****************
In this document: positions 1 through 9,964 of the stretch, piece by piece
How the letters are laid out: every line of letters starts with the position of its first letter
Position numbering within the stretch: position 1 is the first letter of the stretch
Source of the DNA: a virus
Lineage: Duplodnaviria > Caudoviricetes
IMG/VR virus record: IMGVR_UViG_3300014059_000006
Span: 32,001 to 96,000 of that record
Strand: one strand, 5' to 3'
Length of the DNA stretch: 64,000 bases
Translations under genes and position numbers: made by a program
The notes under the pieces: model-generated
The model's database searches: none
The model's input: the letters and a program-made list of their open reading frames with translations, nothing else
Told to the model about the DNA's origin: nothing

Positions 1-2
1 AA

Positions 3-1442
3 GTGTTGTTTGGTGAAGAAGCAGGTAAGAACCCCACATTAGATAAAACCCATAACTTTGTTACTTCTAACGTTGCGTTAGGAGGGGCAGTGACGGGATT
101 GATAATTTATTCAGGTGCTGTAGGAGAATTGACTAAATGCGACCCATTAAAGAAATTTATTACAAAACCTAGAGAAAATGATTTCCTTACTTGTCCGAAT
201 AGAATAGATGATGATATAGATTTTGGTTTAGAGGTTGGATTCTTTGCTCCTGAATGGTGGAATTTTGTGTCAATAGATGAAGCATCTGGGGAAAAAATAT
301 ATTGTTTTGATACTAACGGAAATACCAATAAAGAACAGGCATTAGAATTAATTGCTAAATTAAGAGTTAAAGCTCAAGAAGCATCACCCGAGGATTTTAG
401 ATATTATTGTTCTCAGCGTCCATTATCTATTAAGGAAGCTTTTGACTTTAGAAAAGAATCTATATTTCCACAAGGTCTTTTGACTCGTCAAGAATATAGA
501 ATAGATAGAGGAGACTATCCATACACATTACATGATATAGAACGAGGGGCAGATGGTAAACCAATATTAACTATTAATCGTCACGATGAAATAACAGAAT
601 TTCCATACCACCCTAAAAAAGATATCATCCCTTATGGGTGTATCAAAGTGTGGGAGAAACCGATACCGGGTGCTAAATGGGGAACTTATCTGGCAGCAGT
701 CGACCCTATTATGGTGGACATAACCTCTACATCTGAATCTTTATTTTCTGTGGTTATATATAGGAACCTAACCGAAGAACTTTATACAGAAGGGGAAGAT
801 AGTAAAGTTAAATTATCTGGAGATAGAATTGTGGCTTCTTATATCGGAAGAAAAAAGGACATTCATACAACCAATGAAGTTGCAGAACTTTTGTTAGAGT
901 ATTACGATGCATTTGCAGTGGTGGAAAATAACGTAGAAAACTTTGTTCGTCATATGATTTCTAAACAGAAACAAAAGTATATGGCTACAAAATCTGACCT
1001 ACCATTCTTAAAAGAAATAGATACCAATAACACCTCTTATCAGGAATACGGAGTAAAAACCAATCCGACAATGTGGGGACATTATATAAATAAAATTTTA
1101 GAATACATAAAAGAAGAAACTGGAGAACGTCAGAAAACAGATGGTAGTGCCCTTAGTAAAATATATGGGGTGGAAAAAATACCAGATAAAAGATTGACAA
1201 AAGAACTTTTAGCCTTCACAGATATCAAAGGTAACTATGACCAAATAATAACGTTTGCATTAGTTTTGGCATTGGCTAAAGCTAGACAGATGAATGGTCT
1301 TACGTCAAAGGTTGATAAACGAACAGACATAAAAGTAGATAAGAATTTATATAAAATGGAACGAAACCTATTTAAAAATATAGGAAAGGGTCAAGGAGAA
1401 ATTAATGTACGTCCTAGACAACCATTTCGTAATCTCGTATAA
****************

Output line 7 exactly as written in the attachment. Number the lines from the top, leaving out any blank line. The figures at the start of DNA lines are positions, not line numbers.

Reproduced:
Span: 32,001 to 96,000 of that record